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Friday, 4 May 2018

Simon Jenkins Writes Drivel (#3 in an endless series)

Simon Jenkins tells us the Quakers are right, and we don't need God.

Now this isn't drivel yet. Which probably means a sub-editor wrote the strap line.

And he goes on to tell us of the importance of seeking peace regardless of one's belief or otherwise in divinity. And in the Beaker Folk, of course we agree. The important thing is the ritual and the collections. Belief is strictly optional. Albeit if the C of E were to take Simon Jenkins seriously you'd be seeking that silence among the pop-up libraries, Universities of the New Age, creches and doily -making facilities with which Simon Jenkins was proposing that Stalinist parish councils should fill the church buildings only 5 weeks ago.

So that's not the drivel. Nor is it because he praises Quakers who are nice, gentle, thoughtful people. These days.

No, the reason he's writing drivel is implying that the Quakers are in some way the cutting edge of a new religiosity, in line with the Zeitgeist. To put it brutally, the number of Quakers total in this country is very low in the tens of thousands if that. The  C of E attendance is more like 700,000. Worldwide there are about 2.4 billion Christians, and 0.4 million Quakers.  The Church worldwide is half Catholic, a third Protestant, with a growing proportion of Pentecostal/Charismatic churches.

To put it another way.  Only someone writing with a liberal, atheist, Western, British outlook would think Quakerism is the future. Basically, Quakerism is  to religion what the Guardian is to the media. Well meaning, nice but effectively irrelevant. Simon Jenkins is generalizing from himself to the universal.

The future of religion is either Muslim, or it's Bible - believing. It's not Simon Jenkins.




Want to support this blog?
Want a good laugh? Want to laugh at the church? Want to be secretly suspicious that the author has been sitting in your church committee meetings taking notes? Then Writes of the Church: Gripes and grumbles of people in the pews is probably the book for you.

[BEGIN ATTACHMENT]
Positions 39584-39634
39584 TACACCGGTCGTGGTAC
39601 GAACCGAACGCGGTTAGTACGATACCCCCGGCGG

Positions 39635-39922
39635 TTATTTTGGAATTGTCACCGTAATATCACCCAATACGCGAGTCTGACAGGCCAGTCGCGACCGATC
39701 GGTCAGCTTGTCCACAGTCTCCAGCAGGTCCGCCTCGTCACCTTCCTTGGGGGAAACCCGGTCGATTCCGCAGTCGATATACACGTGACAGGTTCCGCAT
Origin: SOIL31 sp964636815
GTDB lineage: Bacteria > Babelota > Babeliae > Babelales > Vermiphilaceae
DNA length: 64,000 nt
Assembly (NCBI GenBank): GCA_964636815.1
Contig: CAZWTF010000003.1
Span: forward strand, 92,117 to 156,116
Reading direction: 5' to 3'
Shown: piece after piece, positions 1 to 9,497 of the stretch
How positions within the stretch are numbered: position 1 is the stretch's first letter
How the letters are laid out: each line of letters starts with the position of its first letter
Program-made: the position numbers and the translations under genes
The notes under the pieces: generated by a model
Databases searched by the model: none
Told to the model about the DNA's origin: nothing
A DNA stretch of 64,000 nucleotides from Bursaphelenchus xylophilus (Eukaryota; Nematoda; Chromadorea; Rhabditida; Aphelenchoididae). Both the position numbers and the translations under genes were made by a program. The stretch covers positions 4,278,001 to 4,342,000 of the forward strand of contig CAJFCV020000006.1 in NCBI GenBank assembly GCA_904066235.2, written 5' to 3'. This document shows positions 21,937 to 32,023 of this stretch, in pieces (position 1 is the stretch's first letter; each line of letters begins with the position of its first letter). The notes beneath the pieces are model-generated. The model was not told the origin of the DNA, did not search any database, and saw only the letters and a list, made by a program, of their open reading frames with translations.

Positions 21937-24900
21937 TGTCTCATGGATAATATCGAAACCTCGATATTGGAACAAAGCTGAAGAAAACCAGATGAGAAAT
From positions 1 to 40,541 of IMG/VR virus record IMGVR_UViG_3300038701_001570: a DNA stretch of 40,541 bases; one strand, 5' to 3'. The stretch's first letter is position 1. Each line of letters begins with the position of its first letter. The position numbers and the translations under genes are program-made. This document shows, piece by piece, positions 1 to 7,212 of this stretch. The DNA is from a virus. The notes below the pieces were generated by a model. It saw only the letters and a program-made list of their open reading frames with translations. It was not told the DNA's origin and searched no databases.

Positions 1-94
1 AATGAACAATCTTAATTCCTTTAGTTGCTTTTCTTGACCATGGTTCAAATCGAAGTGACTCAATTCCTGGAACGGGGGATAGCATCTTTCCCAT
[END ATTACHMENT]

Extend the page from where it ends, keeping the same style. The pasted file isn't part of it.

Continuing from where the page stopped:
From Amazon, Sarum Bookshop, The Bible Readers Fellowship and other good Christian bookshops. An excellent book for your churchgoing friends, relatives or vicar. By the creator of the Beaker Folk.

4 comments :

  1. Simon Jenkins does indeed write drivel a lot of the time. One wonders whether he every actually attends a church before he makes his pronouncements.

    But I have to pick you up on your own bit of drivel:
    " The Church worldwide is half Catholic, a third Protestant, with a growing proportion of Pentecostal/Charismatic churches." Plus 2-300 million Orthodox Christians.

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    Replies
    1. That's not drivel. I just didn't give an exhaustive list.

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  2. Interesting that he actually has an audience. Perhaps he should join Jeremy Corbyn whose faith (if any) is invisible, but his rhetoric is equally drivel.

    For the leader of a political party to be in denial about his own short comings, and to tolerate the short comings of the many people who voice hatred and extreme views coming out of the undergrowth to seek to dominate the more liberal part of his party. He tolerates this, trying to present the face of a reasonable man, while being essentially as extremist as his followers. And he could be Prime Minister? Come back Michael Howard, all is forgiven.

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  3. Eileen, I'm not sure that Chinese religion, which is a big part of the future, fits into your scheme very well. Some does: all those earnest lawyers who used to be into human rights but now preach the Westminster Confession. But most of it is folk religion, centred on rituals rather than explicit theology. That's what the Quakers do, of course, and that's why I love their silences. But it's also what a lot of rural anglicanism has been about, which is why all my clergy freinds hate their congregations.

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